Reserves could create 10,000 direct jobs, former

Hydro-Québec CEO contends

LYNN MOORE, The Gazette

Published: Friday, November 28, 2008

Unconventional natural gas reserves in the St. Lawrence Lowlands could generate more jobs and economic benefits for the province than Hydro-Québec does, a former president of the provincial utility told an equally enthusiastic gathering at Quebec Exploration 2008 yesterday.

The projected figures for the Utica shale gas play “are so big,” Hydro-Québec’s almost pale in comparison, said André Caillé, the onetime Hydro boss. Caillé, also a former CEO of Gaz Métropolitain, now is a senior adviser for Junex, one of the junior companies with extensive holdings in the lowlands.

“The Utica shale (gas) is something that could be very very significant for Quebec, economically and socially,” he said.

Gas wells in those fields could generate 10,000 direct jobs and $10 billion in economic spinoffs, Caillé said Wednesday at the annual dinner of the CIM Petroleum Society’s Quebec branch.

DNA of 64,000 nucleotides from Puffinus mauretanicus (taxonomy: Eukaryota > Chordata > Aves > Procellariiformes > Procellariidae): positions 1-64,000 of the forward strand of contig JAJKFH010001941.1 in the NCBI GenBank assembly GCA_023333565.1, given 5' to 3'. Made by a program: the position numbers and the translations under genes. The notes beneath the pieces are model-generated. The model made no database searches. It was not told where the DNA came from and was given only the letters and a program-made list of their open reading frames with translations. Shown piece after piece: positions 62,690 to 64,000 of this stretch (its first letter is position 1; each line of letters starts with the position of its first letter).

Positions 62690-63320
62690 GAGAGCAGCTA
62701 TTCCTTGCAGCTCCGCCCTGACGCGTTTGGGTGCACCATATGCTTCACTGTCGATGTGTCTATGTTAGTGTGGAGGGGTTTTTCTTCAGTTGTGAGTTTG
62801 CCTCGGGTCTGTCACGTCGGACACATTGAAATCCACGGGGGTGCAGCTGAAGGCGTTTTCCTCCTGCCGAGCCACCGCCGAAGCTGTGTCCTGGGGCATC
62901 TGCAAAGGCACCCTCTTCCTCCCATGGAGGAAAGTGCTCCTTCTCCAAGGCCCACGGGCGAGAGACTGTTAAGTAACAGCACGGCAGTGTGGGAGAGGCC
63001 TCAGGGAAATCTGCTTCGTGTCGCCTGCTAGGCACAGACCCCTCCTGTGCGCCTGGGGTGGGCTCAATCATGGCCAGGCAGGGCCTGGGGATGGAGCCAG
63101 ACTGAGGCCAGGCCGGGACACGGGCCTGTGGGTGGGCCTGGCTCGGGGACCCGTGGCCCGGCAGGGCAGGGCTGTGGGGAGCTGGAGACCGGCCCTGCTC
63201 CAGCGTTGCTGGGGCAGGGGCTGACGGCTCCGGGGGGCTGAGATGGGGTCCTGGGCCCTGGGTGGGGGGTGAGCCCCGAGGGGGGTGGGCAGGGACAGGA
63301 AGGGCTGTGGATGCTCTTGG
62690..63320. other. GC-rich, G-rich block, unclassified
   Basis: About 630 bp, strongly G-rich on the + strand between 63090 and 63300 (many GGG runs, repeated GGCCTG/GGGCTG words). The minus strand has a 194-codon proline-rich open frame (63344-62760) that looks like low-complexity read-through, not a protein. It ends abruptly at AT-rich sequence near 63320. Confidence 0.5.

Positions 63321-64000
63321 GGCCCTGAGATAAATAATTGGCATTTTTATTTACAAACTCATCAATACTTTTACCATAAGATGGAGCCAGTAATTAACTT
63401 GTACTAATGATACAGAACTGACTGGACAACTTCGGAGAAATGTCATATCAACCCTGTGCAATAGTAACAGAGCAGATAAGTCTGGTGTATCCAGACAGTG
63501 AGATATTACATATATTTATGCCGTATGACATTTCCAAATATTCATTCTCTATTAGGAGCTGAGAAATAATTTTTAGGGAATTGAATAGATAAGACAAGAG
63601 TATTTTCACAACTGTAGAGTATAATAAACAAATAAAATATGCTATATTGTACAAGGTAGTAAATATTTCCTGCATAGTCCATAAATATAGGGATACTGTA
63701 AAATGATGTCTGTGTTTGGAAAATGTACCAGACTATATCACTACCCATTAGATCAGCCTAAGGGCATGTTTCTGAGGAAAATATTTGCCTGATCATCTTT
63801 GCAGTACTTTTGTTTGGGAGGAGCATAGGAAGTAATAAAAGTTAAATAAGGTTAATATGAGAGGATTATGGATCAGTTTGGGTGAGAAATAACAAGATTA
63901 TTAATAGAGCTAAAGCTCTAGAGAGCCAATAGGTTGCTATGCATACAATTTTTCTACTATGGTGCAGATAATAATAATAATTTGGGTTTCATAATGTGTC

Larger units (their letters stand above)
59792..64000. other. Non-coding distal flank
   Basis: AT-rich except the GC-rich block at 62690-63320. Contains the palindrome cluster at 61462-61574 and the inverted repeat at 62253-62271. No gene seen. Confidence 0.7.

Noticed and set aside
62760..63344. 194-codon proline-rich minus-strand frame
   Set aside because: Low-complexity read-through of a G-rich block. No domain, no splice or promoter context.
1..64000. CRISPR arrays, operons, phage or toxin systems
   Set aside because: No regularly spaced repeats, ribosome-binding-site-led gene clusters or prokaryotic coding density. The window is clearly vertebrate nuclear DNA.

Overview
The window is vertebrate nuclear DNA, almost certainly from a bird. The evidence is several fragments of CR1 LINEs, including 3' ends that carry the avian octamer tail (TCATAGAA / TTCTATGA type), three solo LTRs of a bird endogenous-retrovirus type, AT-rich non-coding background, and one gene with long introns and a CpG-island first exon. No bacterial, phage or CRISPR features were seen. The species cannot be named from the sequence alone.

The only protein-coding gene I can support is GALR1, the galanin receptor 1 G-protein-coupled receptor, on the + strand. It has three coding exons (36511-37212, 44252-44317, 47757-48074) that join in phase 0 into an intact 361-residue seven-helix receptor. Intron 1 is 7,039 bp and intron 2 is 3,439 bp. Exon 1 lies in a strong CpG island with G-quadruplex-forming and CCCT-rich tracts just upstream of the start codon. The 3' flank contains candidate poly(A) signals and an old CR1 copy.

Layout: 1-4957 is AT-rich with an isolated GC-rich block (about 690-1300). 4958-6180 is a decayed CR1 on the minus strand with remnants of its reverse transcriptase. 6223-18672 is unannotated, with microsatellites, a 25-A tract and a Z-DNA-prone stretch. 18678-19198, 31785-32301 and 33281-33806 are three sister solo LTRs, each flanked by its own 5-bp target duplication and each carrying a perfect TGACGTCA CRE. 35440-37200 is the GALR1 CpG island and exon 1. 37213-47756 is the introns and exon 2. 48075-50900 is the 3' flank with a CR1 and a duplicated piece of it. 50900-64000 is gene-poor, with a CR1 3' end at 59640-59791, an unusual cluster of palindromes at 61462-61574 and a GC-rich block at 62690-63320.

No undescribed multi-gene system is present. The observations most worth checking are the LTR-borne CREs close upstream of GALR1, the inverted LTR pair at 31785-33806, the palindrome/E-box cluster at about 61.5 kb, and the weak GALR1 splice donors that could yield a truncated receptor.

The multibillion-dollar question is not whether there is gas in the lowlands – a broad swath of territory that runs between Montreal and Quebec City – but whether it can be retrieved economically, Caillé and others said during the four-day conference, which wrapped up yesterday.

U.S.-led advances in technology and horizontal drilling techniques make it easier and more profitable for producers to exploit shale formations, but costly testing is still needed in Quebec, said Michael Binnion, an executive with Calgary-based Questerre Energy. “High risk, high reward” defines the St. Lawrence Lowlands play, Binnion said during the conference.

A recent report from Calgary-based Triston Capital said it believes the lowlands could contain as much as 40 trillion cubic feet of recoverable gas, making it one of the largest unconventional gas plays in Canada. But the project is still in its infancy and technical challenges remain, the report said.

The rule of thumb is one trillion cubic feet of gas is worth $6 billion – if you can pump it out, said Raymond Savoie, president of Gastem, another Quebec-based junior with extensive land holdings in the region.

Major producers Talisman Energy and Forest Oil have bought into the play and are involved in field work.

This week, Canbriam Energy of Calgary paid $3.5 million to Quebec-based Petrolympic Ltd. and its joint venture partner Ressources et Énergie Squatex Inc. for an interest in their land holdings, which include positions in the lowlands.

© The Gazette (Montreal) 2008